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Studying for the HTL Exam

By: Paule Myriam Alphonse-Cham


A little back ground about me: My name is Paule Myriam Alphonse-Cham. I went through the Masters of Histotechnology program at Drexel University. The program I can say prepared me well for my career and my exam. I graduated from the histotech program in 2011. I started working right away without my certification, which was a bad and good idea. I worked for about 6 years in the field. The bad was the fact that I waited so long, however, I felt like I wanted more experience with special stain and laboratory experience. Reading the book is one thing, knowing and learning as a seasoned tech is another. I was fortunate to be trained and pick the brains, of some of the greatest Histotechs. Ms Majorie, Ms Beth, Ms Valerie, and Ms Lynn from Pennsylvania Hospital. Karen, and Deb from Einstein Medical center. Anna, and Mike from Janssen R&D. They were a great at helping me prepare for the exam.


"Don't just study to pass, study to understand."

When I was ready to take the exam:


1. I signed up, that is very important. It will motivate you to start studying.

2. I created a study group. I dedicated one hour every Friday to met up with a few people that were studying for the exam. We focused on a chapter per week and discussed the different topics.

3. I decided to read the entire book alone every night a chapter.

4. The special stain worksheet was very very very important. It allowed me to really break down all different staining’s.

5. I went online to look at the break down of the exam. I paid more attention on higher percentage portion of the exam (special staining especially silver staining). But I studied everything.

6. After doing most of the book studying, I spent the rest of the weeks (3 weeks) before the exam, doing practice questions. Lots of practice questions from the books to online. 200 questions per day.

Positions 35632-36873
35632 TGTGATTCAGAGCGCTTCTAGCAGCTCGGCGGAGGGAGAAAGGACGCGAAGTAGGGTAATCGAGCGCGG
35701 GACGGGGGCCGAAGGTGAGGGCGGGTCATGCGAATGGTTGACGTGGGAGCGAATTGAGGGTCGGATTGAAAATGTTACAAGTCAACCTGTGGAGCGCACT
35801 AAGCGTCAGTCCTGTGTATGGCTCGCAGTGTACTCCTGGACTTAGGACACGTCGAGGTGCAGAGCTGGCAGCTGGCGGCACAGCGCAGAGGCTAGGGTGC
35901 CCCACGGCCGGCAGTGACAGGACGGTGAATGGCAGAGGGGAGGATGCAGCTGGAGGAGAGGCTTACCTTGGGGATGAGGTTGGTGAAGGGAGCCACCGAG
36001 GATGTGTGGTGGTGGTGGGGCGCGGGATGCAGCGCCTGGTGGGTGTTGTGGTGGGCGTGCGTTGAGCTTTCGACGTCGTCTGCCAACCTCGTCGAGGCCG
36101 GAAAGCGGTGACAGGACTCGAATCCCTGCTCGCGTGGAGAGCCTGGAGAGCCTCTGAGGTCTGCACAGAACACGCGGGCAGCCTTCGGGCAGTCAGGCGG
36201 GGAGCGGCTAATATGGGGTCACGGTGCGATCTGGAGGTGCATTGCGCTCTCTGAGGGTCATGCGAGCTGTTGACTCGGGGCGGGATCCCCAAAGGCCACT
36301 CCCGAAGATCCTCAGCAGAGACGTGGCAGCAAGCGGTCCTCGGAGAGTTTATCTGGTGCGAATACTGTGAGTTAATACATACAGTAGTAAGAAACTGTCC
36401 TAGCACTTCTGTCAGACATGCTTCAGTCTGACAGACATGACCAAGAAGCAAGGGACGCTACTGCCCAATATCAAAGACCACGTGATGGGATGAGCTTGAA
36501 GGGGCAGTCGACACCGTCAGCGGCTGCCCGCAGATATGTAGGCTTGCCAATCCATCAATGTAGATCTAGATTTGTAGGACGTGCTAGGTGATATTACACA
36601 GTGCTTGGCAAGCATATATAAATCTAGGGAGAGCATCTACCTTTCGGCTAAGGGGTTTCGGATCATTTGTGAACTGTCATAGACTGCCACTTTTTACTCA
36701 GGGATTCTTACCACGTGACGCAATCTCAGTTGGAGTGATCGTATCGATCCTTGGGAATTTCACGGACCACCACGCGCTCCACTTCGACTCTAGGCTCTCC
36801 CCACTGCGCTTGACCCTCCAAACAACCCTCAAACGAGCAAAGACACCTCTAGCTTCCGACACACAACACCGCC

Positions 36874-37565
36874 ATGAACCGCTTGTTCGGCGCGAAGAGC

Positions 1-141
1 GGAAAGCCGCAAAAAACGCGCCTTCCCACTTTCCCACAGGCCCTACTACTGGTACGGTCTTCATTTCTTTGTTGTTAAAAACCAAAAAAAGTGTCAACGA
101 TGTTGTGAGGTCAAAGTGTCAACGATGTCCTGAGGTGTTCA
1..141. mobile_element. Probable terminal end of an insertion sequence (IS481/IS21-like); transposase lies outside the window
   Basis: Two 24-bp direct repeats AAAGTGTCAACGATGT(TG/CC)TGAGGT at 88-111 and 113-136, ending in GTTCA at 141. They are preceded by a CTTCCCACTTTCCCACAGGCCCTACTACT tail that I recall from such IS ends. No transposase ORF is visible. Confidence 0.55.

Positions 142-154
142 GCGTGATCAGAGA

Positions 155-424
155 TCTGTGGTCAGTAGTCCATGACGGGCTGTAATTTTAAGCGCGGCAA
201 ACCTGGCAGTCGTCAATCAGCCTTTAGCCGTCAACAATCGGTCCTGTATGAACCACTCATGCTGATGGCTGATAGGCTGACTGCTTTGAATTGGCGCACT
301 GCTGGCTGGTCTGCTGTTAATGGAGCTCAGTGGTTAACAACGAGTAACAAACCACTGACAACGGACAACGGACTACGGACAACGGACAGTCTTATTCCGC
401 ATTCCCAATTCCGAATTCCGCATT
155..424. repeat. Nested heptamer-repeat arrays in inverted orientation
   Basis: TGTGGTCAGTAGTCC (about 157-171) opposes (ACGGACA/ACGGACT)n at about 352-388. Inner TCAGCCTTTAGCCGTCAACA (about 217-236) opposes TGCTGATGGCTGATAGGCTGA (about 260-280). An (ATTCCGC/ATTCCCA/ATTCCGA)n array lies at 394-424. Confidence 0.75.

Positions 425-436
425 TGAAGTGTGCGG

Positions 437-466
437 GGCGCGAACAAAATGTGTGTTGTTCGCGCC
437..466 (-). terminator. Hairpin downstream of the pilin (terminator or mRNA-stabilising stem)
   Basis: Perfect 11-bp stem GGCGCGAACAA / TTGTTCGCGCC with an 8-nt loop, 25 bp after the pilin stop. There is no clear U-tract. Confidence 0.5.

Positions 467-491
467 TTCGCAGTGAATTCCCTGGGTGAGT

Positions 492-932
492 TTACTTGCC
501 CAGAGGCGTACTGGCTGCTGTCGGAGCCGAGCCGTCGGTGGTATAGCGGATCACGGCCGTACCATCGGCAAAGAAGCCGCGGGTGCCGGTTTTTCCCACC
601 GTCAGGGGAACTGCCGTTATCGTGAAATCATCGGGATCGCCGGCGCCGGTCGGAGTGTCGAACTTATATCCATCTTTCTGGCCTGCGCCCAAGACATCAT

7. Make sure you are very comfortable/familiar doing all special stains that is the key. Know your stains and why they are important and their purpose.

8. Know your laboratory processor routine schedules and why.

9. Learn different troubleshooting techniques, seasoned techs are good for that.* Very important.

10. Ask your manager to cross train you to get a better understanding of how the laboratory operates all together. From specimen receiving, grossing, processing, embedding, staining, cytology(if able), immuno. (if needed).


The books I used to study:

  • Histotechnology, A Self Instructional Text, 4th Edition

  • Histotechnology: A Self-Assessment Workbook, 3rd Edition

  • LabCE exam stimulator * I highly recommend hands down the best.

The night before, I did a quick review, looked at some pictures from the Self-Assessment Workbook, I drank a cup of tea, said my prayers, asked God to give me remembrance and understanding. I woke up that morning, had a hardy breakfast, said a prayer, off I went.


I wish I would have taken the exam right away instead of waiting, however, I felt like my experience and the people I met played a major part of my Histotechnology career. I would not change it.

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The National Society for Histotechnology is a professional member organization for individuals actively involved in the histology profession. NSH has over 3,000 members worldwide, and is the leading provider of histology focused continuing education.  

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